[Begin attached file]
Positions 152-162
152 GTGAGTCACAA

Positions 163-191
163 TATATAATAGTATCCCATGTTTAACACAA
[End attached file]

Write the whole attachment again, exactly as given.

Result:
Positions 152-162
152 GTGAGTCACAA

Positions 163-191
163 TATATAATAGTATCCCATGTTTAACACAA